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Title: Abrasion protection in process piping

Abstract

Process piping often is subjected to failure from abrasion or a combination of abrasion and corrosion. Abrasion is a complex phenomenon, with many factors involved to varying degrees. Hard, mineral based alumina ceramic and basalt materials are used to provide protection against abrasion in many piping systems. Successful life extension examples are presented from many different industries. Lined piping components require special attention with regard to operating conditions as well as design and engineering considerations. Economic justification involves direct cost comparisons and avoided costs.

Authors:
 [1]
  1. Abresist Corp., Urbana, IN (United States)
Publication Date:
OSTI Identifier:
253803
Report Number(s):
CONF-960156-
ISBN 1-57698-001-4; TRN: IM9630%%254
Resource Type:
Conference
Resource Relation:
Conference: 2. international symposium on the mechanical integrity of process piping, Houston, TX (United States), 30 Jan - 1 Feb 1996; Other Information: PBD: 1996; Related Information: Is Part Of Second international symposium on the mechanical integrity of process piping: Proceedings; Sims, J.R.; Aller, J.E.; Becht, C. IV; Reynolds, J.T.; Salot, W.J.; Sanders, B.J.; Springer, S.P. [eds.]; PB: 420 p.
Country of Publication:
United States
Language:
English
Subject:
42 ENGINEERING NOT INCLUDED IN OTHER CATEGORIES; 01 COAL, LIGNITE, AND PEAT; PIPELINES; EROSION; LINING PROCESSES; MITIGATION; ALUMINIUM OXIDES; SOLIDS FLOW; PNEUMATIC TRANSPORT; HYDRAULIC TRANSPORT

Citation Formats

Accetta, J. Abrasion protection in process piping. United States: N. p., 1996. Web.
Accetta, J. Abrasion protection in process piping. United States.
Accetta, J. 1996. "Abrasion protection in process piping". United States. doi:.
@article{osti_253803,
title = {Abrasion protection in process piping},
author = {Accetta, J.},
abstractNote = {Process piping often is subjected to failure from abrasion or a combination of abrasion and corrosion. Abrasion is a complex phenomenon, with many factors involved to varying degrees. Hard, mineral based alumina ceramic and basalt materials are used to provide protection against abrasion in many piping systems. Successful life extension examples are presented from many different industries. Lined piping components require special attention with regard to operating conditions as well as design and engineering considerations. Economic justification involves direct cost comparisons and avoided costs.},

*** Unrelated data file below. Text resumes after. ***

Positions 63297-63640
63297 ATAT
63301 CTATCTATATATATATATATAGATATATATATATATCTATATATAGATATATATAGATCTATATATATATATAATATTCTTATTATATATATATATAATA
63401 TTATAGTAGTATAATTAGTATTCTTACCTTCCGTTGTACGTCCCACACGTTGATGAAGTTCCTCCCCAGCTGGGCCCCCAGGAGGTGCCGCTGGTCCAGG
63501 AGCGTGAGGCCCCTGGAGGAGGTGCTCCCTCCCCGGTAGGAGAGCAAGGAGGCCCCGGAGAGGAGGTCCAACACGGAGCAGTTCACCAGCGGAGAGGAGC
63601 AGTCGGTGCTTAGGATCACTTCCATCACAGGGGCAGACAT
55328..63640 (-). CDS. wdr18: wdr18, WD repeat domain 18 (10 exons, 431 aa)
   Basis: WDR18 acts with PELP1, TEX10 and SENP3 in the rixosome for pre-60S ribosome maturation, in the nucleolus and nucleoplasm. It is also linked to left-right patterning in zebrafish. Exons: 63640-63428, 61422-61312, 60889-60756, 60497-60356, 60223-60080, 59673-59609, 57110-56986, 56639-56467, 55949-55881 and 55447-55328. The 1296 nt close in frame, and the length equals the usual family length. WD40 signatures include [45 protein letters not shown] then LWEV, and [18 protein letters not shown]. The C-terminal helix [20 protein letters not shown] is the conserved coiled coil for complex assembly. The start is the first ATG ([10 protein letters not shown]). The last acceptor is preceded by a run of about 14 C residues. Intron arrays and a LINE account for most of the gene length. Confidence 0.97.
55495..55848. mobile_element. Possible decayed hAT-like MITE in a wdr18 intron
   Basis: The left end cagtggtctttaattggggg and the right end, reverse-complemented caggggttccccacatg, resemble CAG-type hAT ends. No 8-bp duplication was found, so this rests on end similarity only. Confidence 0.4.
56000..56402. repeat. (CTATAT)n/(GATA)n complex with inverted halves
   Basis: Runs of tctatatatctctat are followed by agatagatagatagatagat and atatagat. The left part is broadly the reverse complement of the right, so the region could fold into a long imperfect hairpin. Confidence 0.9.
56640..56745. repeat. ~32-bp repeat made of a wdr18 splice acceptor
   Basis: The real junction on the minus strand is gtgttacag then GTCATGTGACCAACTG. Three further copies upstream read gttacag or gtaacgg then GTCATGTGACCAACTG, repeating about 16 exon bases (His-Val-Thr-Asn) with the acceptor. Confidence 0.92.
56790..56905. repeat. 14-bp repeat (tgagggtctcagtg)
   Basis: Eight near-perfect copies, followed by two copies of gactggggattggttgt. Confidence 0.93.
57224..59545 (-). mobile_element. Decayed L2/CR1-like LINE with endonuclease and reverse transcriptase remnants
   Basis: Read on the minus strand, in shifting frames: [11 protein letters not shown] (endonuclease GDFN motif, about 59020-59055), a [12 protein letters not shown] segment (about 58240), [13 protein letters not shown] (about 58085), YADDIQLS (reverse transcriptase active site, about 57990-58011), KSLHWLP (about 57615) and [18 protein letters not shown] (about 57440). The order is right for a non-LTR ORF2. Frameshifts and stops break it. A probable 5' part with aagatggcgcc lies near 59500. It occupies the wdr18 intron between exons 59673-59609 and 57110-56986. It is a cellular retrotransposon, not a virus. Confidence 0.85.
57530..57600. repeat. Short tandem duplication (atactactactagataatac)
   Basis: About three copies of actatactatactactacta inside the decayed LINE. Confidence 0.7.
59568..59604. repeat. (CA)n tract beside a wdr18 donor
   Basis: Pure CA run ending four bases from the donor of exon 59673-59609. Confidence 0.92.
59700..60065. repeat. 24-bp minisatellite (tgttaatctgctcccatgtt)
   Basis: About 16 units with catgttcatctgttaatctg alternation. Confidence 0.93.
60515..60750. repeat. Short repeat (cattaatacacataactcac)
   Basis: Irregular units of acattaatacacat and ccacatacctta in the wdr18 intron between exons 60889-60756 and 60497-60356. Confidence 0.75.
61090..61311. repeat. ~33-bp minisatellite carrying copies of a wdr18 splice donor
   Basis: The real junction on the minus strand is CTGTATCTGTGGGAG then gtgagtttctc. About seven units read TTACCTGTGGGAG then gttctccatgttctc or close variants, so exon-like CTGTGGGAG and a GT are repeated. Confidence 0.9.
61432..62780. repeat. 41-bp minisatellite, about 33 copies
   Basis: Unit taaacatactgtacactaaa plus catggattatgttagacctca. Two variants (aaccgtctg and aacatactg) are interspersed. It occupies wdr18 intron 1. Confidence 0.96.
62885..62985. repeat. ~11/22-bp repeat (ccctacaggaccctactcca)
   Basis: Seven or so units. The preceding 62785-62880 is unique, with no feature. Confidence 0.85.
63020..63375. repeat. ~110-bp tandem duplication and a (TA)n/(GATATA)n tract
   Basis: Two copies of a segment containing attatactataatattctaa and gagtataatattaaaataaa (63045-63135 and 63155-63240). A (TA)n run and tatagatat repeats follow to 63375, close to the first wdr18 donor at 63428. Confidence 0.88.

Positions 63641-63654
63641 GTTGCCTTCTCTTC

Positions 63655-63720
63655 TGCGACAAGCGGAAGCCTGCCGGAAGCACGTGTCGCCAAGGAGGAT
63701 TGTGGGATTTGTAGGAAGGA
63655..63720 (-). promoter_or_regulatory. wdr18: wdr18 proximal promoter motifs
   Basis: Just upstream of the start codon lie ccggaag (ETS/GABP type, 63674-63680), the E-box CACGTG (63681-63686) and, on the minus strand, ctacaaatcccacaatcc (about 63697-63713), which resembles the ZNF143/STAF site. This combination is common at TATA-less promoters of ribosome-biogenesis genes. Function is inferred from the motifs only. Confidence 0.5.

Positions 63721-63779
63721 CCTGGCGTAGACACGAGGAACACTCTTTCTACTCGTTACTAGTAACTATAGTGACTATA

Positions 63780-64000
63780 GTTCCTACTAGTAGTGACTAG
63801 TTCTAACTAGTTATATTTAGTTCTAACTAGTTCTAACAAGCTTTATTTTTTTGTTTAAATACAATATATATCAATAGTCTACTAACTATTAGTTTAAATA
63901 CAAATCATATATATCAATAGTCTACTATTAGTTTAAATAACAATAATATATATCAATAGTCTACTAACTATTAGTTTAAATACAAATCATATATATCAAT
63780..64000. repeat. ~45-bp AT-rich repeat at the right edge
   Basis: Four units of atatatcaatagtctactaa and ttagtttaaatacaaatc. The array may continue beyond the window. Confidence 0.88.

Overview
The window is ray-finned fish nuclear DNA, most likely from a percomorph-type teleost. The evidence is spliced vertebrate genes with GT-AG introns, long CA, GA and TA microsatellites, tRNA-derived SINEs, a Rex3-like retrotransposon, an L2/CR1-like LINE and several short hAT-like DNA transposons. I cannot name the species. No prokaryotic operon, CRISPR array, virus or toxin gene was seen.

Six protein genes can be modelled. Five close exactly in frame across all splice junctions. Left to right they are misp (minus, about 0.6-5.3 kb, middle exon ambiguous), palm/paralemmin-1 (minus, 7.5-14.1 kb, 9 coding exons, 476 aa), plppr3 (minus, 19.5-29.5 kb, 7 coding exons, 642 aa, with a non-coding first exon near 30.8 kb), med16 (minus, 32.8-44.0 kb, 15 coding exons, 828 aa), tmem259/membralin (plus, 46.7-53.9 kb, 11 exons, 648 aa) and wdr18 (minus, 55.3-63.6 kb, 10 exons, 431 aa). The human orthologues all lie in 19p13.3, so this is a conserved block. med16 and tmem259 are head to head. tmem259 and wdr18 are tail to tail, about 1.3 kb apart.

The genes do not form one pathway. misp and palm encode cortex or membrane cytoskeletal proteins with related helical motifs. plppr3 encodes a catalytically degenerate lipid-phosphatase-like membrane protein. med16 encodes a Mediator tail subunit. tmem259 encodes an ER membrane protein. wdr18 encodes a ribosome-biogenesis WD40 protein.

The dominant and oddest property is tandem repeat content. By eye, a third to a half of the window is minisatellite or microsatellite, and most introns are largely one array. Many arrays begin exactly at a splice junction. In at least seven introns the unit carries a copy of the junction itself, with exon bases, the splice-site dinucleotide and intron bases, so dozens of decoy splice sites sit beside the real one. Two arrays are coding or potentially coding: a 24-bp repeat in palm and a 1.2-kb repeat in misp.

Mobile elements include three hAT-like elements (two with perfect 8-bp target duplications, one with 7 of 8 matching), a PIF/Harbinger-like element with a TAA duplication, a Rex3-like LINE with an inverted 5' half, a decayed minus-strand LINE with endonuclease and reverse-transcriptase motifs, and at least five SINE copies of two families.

doi = {},
journal = {},
number = ,
volume = ,
place = {United States},
year = 1996,
month = 7
}

Conference:
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  • As oil shale is processed, fine particles, much smaller than the original shale are created. This process is called attrition or more accurately abrasion. In this paper, models of abrasion are presented for oil shale being processed in several unit operations. Two of these unit operations, a fluidized bed and a lift pipe are used in the Lawrence Livermore National Laboratory Hot-Recycle-Solid (HRS) process being developed for the above ground processing of oil shale. In two reports, studies were conducted on the attrition of oil shale in unit operations which are used in the HRS process. Carley reported results formore » attrition in a lift pipe for oil shale which had been pre-processed either by retorting or by retorting then burning. The second paper, by Taylor and Beavers, reported results for a fluidized bed processing of oil shale. Taylor and Beavers studied raw, retorted, and shale which had been retorted and then burned. In this paper, empirical models are derived, from the experimental studies conducted on oil shale for the process occurring in the HRS process. The derived models are presented along with comparisons with experimental results.« less
  • As oil shale is processed, fine particles, much smaller than the original shale are created. This process is called attrition or more accurately abrasion. In this paper, models of abrasion are presented for oil shale being processed in several unit operations. Two of these unit operations, a fluidized bed and a lift pipe are used in the Lawrence Livermore National Laboratory Hot-Recycle-Solid (HRS) process being developed for the above ground processing of oil shale. In two reports, studies were conducted on the attrition of oil shale in unit operations which are used in the HRS process. Carley reported results formore » attrition in a lift pipe for oil shale which had been pre-processed either by retorting or by retorting then burning. The second paper, by Taylor and Beavers, reported results for a fluidized bed processing of oil shale. Taylor and Beavers studied raw, retorted, and shale which had been retorted and then burned. In this paper, empirical models are derived, from the experimental studies conducted on oil shale for the process occurring in the HRS process. The derived models are presented along with comparisons with experimental results.« less
  • Fermilab has some 25,000 (7,600 meters) feet of bare steel high energy particle beam piping ranging in size from 6-inch to 72-inch (150 mm to 1,800 mm). The piping is used to contain high energy particle beams traveling from the accelerator ring to targets. The cathodic protection required a complex design to overcome many shielding problems and to avoid interference with the many other underground structures on the site. Since cathodic protection current traveling through some of the magnet enclosures could affect beam instrumentation, careful attention had to be paid to dielectric isolation. A combination of surface and deep anodesmore » were used, with special concern for environmental protection.« less
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